by
EmeraChem’s 758 patent claims methods for regenerating a devitalized catalyst/absorber that has absorbed and oxidized nitrates and nitrites after exposure to pollutants in the combustion gases of engines by passing a regeneration gas over the catalyst without removing the catalyst. The application was filed in 1994; the patent issued in 1997, naming Guth and Campbell as co-inventors. The 758 patent incorporates Campbell 558 in its entirety. The application for Campbell 558 was filed months before the 758 application; the patent issued in 1995, disclosing a catalyst/absorber used to absorb and oxidize pollutants from exhaust gas but requiring removal of the catalyst/absorber. Campbell, Danziger, Guth, and Padron are its named co-inventors. Volkswagen sought inter partes review of the 758 patent, alleging anticipation of various claims and that various claims would have been obvious under 35 U.S.C. 103(a) over the combination of Campbell 558 and a prior reference. The Patent Board found that certain claims of the 758 patent would have been obvious over Campbell and another reference. The Federal Circuit affirmed as to several claims and vacated with respect to others. Campbell’s Declaration was insufficient to demonstrate that the cited portions of Campbell are not “by another.” The Board did not err in holding Campbell is section 102(e) prior art. The court remanded for clarification of whether the Board adopted a new rationale for unpatentability in its final written decision. View "EmeraChem Holdings, LLC v. Volkswagen Group of America, Inc." on Justia Law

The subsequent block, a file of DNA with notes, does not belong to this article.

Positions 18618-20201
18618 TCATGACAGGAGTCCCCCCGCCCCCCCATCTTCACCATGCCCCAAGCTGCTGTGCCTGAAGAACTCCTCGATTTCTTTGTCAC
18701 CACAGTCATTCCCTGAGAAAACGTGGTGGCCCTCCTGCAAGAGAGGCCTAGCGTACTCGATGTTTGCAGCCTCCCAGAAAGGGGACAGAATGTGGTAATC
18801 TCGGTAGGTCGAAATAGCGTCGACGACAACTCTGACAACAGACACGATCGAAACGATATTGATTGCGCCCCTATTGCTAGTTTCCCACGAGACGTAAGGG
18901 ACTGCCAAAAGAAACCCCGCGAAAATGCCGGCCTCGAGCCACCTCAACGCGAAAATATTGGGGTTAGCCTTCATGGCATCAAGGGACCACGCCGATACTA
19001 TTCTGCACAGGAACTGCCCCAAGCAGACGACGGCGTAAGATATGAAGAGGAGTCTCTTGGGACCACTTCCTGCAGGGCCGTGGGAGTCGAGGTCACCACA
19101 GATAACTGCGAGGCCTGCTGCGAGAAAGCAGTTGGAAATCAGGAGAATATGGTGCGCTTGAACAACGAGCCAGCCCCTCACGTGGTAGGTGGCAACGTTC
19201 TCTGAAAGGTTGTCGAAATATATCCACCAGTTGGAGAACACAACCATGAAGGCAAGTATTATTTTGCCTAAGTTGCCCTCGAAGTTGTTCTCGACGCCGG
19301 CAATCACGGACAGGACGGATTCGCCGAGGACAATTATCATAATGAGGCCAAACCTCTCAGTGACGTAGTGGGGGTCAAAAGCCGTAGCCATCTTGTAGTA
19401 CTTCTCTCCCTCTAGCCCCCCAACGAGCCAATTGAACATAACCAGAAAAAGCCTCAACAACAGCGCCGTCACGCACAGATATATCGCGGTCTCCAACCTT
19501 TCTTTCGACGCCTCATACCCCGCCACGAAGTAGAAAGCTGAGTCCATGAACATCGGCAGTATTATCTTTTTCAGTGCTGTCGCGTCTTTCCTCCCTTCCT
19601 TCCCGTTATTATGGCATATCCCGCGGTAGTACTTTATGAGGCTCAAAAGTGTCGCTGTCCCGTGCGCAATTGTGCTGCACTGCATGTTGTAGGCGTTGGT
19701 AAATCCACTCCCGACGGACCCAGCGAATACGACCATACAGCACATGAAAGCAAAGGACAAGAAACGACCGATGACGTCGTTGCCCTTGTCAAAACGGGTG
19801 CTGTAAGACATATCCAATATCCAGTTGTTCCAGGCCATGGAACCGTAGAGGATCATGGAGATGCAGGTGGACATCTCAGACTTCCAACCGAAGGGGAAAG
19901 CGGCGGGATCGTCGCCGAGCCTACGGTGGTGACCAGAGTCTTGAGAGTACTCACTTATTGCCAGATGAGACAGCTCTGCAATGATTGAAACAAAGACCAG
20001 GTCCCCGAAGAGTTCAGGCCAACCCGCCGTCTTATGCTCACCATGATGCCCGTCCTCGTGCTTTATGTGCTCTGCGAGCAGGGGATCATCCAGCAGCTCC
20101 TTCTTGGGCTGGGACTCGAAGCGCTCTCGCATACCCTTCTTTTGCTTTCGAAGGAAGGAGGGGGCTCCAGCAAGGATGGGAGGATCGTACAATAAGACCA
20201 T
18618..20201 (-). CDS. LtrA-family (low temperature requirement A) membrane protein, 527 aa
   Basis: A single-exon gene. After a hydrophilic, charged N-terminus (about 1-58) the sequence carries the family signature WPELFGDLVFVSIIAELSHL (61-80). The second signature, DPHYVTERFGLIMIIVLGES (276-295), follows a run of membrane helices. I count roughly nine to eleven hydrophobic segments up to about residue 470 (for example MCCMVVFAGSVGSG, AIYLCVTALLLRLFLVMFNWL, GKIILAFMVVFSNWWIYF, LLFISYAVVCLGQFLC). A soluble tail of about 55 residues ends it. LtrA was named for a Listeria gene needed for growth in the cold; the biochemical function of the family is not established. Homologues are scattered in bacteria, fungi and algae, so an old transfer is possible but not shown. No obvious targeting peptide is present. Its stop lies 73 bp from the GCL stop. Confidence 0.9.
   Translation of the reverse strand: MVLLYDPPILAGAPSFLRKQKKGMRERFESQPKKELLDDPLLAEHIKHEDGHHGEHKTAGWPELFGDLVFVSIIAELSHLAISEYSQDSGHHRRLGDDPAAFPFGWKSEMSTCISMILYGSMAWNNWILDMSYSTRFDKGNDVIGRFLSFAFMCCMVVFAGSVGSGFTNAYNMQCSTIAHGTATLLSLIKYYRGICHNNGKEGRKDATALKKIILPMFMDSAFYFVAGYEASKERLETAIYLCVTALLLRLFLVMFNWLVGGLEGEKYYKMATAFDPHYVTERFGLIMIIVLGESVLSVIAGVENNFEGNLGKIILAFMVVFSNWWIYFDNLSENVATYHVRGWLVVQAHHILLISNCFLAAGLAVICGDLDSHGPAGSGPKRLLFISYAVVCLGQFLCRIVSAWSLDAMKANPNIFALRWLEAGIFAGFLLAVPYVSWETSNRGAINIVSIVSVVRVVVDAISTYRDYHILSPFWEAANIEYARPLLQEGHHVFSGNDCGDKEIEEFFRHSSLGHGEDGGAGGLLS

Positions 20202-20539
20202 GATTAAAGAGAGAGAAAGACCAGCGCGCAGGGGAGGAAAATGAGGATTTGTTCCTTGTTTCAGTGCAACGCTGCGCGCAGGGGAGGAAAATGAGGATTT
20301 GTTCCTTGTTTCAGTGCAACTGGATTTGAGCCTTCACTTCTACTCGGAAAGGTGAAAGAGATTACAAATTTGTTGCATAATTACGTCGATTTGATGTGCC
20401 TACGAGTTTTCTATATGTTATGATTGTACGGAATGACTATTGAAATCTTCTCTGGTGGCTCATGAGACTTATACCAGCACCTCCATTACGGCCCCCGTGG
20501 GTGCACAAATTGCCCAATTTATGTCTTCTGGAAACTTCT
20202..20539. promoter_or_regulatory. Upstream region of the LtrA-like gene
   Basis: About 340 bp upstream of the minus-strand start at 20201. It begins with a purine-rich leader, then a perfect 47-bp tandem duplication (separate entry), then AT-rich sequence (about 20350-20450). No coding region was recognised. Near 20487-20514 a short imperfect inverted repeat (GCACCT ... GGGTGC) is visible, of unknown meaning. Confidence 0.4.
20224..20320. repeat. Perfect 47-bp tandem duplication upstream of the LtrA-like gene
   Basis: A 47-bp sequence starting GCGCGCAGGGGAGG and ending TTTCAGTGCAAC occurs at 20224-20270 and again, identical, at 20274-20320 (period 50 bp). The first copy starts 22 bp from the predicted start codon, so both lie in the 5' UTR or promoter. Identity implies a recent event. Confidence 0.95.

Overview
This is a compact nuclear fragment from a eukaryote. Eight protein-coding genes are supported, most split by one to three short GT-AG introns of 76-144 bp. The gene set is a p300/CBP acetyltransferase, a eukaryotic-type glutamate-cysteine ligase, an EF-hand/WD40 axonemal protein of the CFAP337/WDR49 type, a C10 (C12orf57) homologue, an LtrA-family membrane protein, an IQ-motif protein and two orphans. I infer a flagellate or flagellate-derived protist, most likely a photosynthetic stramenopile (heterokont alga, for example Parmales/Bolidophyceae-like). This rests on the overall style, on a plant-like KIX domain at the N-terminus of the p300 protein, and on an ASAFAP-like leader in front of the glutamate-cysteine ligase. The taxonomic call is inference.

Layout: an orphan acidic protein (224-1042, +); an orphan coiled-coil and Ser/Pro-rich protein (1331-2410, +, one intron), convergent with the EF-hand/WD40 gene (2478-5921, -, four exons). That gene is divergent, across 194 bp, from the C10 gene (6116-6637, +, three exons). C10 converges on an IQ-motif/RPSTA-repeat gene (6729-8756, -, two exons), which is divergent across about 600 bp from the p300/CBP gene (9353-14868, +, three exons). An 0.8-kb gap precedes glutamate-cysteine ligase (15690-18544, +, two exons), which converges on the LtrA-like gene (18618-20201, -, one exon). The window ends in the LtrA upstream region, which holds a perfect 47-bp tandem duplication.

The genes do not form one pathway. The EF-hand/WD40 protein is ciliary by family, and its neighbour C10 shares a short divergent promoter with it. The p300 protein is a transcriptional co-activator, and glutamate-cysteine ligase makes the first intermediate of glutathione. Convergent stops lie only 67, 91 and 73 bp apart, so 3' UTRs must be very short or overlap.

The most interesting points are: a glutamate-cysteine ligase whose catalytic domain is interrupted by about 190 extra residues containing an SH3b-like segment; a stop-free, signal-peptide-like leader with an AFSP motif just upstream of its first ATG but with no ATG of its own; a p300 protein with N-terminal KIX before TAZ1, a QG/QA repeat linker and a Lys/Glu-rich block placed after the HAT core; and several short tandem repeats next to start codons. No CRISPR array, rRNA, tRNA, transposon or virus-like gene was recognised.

by